Microsoft's first Zune hardware launched in late 2006, around five years after the initial Apple iPod hit the market and less than a year before the iPhone changed the smartphone industry. Former Microsoft executive Robbie Bach, in charge of Zune at the time, says he would skip portable media players if he could launch Zune again. "The portable music market is gone and it was already leaving when we started," admitted Bach at an entrepreneurs' event in Seattle last week. "We just weren’t brave enough," he says, accepting that Microsoft ended up chasing Apple without a compelling reason for consumers to purchase Zune hardware.

"I think our marketing message was very confused."

Bach says he would have attempted to push Microsoft's Zune software into its Windows Mobile team, to be part of a music service for its phones at the time. Microsoft has since launched Windows Phone, which includes access to Zune services on a range of handsets. So, why did the Zune fail? Part of the problem, says Bach, was that the music industry appeared to be dependent on Apple. "The music industry just didn’t get it," he says, describing them as "hooked on the drug of what Apple was supplying." Although the music industry was focused on iPod, Bach feels Microsoft's Zune marketing message was very confused. "I don’t think people walked away saying, this is what Zune is and this is why it’s different. This is why I have to have it." Ultimately, this mixed marketing message and failure to ensure devices were available widely outside the US led Microsoft to focus on Windows Phone and kill off its Zune hardware. Microsoft is now simplifying its efforts towards Xbox as its core entertainment offering, and is expected to unveil a "Woodstock" music service this year.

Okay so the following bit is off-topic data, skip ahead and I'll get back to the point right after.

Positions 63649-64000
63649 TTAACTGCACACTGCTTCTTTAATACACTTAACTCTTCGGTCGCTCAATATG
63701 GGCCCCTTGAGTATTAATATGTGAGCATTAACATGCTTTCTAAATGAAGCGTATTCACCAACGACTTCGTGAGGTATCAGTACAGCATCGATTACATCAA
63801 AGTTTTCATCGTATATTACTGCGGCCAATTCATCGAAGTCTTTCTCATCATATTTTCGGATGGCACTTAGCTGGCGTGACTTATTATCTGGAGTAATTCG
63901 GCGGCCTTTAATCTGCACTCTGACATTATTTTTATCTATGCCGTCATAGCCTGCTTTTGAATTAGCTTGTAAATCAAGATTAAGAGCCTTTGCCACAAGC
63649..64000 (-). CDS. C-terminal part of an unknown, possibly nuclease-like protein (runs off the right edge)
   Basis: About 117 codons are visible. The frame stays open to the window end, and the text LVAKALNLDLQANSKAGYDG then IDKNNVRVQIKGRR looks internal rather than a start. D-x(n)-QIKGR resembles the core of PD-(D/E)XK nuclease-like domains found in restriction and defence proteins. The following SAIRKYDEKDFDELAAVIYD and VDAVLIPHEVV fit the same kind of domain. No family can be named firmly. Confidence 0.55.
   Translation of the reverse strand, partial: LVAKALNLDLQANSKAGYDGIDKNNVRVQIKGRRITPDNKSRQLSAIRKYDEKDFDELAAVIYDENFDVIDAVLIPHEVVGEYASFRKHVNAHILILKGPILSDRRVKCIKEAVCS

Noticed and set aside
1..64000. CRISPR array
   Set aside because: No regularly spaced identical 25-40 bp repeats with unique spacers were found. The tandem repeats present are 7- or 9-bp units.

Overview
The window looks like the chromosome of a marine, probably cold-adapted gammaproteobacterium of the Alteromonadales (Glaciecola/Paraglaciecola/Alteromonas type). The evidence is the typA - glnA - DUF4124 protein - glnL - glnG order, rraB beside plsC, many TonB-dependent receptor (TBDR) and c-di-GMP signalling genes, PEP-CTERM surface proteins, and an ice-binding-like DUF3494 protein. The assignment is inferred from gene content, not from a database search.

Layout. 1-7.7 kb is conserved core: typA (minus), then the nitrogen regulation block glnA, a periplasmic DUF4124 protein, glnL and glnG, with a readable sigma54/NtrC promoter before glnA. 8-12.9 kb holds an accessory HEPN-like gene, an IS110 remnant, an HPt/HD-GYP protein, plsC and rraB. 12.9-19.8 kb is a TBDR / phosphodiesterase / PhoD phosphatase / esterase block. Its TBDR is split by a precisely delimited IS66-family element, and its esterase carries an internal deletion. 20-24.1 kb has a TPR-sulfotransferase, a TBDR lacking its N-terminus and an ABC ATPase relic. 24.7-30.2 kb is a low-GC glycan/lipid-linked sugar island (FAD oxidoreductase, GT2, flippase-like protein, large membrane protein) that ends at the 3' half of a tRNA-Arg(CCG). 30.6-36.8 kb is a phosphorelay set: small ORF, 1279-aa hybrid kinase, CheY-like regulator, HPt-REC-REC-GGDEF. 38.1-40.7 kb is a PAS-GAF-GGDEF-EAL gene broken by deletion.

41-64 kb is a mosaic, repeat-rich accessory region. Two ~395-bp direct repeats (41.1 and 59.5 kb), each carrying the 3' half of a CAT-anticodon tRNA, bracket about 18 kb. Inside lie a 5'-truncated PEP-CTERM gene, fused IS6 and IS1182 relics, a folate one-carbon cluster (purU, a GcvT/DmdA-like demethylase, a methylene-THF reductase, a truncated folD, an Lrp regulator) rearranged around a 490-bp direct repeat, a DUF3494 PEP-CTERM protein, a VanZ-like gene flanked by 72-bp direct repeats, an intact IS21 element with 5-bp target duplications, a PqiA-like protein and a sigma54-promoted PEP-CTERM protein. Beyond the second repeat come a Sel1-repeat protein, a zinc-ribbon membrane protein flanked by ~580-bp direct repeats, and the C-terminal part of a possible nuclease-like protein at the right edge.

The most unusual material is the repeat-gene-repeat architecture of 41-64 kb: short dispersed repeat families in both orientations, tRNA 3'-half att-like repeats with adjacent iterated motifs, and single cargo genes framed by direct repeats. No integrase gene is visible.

Bach also led Microsoft's entertainment division during the creation of its Xbox console. Discussing his time working with Bill Gates, he reveals that the Microsoft co-founder thought it was crazy to remove a modem from the original Xbox. "We had a three-week email debate, and had to go back and have a meeting and convince Bill that taking the modem out was the right thing," says Bach. The Xbox went on sale in late 2001 in the US, and the early Xbox Live service (powered through an Ethernet port) led to the increased popularity of its successor — the Xbox 360. Some of Microsoft's success with the Xbox was also due to Sony's failing, according to Bach. "They mismanaged their 70 percent market share," he claims. "The transition to PlayStation 3 was really, really bad. And really hard." The Xbox 360 has gone on to secure the top spot as the best-selling console in the US for 16 months now, with 66 million consoles sold and over 40 million Xbox Live members. In comparison, Zune's failure demonstrates the difference between good and bad execution.